Records - Singles & Downloads
SINGLES & DOWNLOADS
(Image: Malcolm Middleton)
Think back to when you were 17 or 18. Remember the bands you enjoyed then, when music seemed like the most important thing ever? Now subtract the ones that fill you with toe-curling embarrassment and the ones that somehow don’t sound as good as they used to. What’s left is/are the band(s) of your generation, a much-abused concept that can only really be decided on when a generation is over. So that means we’ll only know in a decade or so if Arctic Monkeys - whose new single is called ‘Fluorescent Adolescent’ (Domino, 4 STARS) - really are as thrillingly era-defining as they feel right now. Can you wait?
Still, I’d stick my neck out and say that Travis won’t be accepted into any heavenly canon that includes Sex Pistols, The Smiths or The Stone Roses. ‘I used to quite like a couple of their songs,’ we will tell our children, ‘like that ‘Selfish Jean’ (Independiente, 3 STARS), the one where they went a bit Good Feeling again, at long last.’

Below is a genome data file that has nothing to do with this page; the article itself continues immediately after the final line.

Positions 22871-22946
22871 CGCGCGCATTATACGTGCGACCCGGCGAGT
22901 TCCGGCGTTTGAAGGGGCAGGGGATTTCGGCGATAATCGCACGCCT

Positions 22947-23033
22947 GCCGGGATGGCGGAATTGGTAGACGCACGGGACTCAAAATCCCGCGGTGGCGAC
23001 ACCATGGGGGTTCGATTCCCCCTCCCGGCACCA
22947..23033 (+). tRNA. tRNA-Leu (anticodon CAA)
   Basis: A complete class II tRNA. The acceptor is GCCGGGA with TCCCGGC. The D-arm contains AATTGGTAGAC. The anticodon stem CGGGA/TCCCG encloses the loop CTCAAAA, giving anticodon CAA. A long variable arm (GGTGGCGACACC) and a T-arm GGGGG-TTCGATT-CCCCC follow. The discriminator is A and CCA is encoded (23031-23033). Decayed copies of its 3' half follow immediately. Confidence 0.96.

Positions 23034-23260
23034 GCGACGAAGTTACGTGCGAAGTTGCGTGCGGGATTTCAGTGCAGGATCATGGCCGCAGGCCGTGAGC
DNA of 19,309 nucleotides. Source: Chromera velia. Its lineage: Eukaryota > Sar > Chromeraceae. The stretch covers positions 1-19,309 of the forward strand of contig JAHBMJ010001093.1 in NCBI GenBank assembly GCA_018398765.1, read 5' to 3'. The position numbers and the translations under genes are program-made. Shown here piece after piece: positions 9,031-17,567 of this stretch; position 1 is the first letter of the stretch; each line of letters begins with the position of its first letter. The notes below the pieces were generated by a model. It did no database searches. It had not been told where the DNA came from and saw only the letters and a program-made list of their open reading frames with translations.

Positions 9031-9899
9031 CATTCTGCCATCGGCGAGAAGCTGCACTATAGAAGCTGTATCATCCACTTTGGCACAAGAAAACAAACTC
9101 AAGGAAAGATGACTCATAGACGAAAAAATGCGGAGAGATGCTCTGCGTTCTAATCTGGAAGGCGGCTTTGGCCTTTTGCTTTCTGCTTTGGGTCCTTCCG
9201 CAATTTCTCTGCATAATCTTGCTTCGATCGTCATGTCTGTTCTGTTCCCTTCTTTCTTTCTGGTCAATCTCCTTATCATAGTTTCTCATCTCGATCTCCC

It’s questionable, though, whether The Rakes might be remembered by posterity. Their ‘The World Was a Mess But His Hair Was Perfect’ (V2, 3 STARS) has a great title, but it’s indie anthem-writing by numbers, while Good Books’ ‘Passchendaele’ (Columbia, 3 STARS) is no more memorable, despite its literate Echo and the Bunnymen bent. Both are better than the dizzyingly over-rated My Chemical Romance, however; the snotty, drab ‘Teenagers’ (Reprise, 2 STARS) is, worryingly, their best song yet.
From this fortnight’s pick, it’s the Scots who might be best remembered. ‘Mr Rock and Roll’ (Vertigo, 4 STARS) is the debut single by Glasgow troubadouress (sic?) Amy Macdonald, who is sure to be ‘the new KT Tunstall’ before she can strap on her guitar, although I’m hearing Suzanne Vega and Kirsty MacColl in this bright, tuneful ditty. Fellow high-achieving west-coasters Make Model’s ‘The LSB’ (The Biz, 4 STARS), on the other hand, dines out on crisp electro-rock riffs. Yet, it’s to old stager Malcolm Middleton (featuring Jenny Reeve) we turn for Single of the Fortnight. ‘Fight Like the Night’ (Full Time Hobby, 5 STARS) is a not-at-all-sullen indie rocker of euphoric proportions. Scotland’s next great pop star, anyone?